Ty Cobb, the White House lawyer overseeing its response to Special Counsel Robert Mueller’s investigation, is resigning, Cobb told the New York Times Wednesday. He is being replaced by Emmet Flood, the White House and Flood’s law firm William & Connolly confirmed.
Cobb said he informed President Trump weeks ago that he was seeking to retire.
“It has been an honor to serve the country in this capacity at the White House,” Cobb told the Times. “I wish everybody well moving forward.”
Cobb said he would serve through the month to help his replacement transition into the role.
“Emmet Flood will be joining the White House Staff to represent the President and the administration against the Russia witch hunt,” White House Press Secretary Sarah Sanders said in a statement. “Ty Cobb, a friend of the President, who has done a terrific job, will be retiring at the end of the month.”
Former New York Mayor Rudy Giuliani, who is serving as a personal lawyer for Trump, told the Washington Post that Flood was hired out of a desire “for someone was more aggressive.”
“That’s not a criticism of Ty, but it’s just about how we’re going to do this,” Giuliani said.
Cobb also told CBS News that the “bulk of the work was done,” so it was “easier for me to leave now.”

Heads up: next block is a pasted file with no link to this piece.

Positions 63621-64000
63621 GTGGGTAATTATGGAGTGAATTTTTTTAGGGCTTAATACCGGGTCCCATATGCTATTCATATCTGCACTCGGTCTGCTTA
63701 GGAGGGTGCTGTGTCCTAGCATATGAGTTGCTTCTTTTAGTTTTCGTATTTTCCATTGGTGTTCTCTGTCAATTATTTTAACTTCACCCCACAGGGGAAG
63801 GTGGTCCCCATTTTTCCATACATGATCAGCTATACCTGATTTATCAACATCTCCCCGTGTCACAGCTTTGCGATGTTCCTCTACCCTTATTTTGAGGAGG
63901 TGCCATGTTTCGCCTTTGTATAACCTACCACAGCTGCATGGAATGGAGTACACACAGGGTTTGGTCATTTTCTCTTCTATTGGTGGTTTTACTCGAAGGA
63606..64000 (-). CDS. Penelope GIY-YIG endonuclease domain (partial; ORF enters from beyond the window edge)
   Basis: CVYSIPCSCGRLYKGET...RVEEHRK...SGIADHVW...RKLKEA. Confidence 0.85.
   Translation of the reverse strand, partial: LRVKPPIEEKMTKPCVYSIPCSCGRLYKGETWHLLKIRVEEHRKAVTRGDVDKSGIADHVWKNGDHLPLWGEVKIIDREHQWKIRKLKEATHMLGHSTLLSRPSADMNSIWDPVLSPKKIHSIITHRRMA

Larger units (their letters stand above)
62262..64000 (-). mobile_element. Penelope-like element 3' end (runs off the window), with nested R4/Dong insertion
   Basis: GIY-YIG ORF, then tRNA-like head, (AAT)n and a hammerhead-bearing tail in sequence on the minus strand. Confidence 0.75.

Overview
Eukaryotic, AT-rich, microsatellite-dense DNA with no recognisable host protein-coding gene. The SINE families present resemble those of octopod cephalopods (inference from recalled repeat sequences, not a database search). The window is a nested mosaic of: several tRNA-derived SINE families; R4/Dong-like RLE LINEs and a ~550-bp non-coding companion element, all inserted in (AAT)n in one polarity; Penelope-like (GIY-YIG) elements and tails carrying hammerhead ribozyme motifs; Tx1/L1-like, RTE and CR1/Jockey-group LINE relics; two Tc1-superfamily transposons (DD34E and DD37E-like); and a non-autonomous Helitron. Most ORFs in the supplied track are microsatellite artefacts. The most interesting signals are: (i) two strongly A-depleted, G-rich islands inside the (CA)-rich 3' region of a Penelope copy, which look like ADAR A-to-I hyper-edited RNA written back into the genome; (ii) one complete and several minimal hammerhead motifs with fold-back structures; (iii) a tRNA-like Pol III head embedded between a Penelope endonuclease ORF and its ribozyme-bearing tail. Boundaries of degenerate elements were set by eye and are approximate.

— Katie Watson (@kathrynw5) May 2, 2018
During his tenure in the Trump White House, Cobb became known for his optimistic timeline for when thought the Mueller probe would wrap up, predicting last year that it would be done before Thanksgiving, and then shortly after Thanksgiving, and then by the new year.
Cobb had a reputation for advocating a cooperative approach to dealing with Mueller’s probe. Just Wednesday, he had given an interview with ABC News indicating that Trump’s legal team — which include the President’s personal lawyers Jay Sekulow and Rudy Giuliani — was still working with Mueller on finding an agreement about a Trump interview with the Special Counsel. Earlier this week the New York Times published a list of topics Mueller’s investigators signaled to Trump’s attorneys at a March meeting that they’d like to ask the President about, and the Washington Post reported that Mueller had also floated the possibility that he’d subpoena Trump if they did not come to an agreement.
President Trump has tweeted repeatedly this week to bash Mueller’s “witch hunt.” It is believed that Flood will bring a more aggressive perspective on dealing with the special counsel investigation.
Flood had been in talks about joining Trump’s legal team last summer, according to the Times, but was resistant to working with Trump lawyer Marc E. Kasowitz, who has since stepped down from representing the President.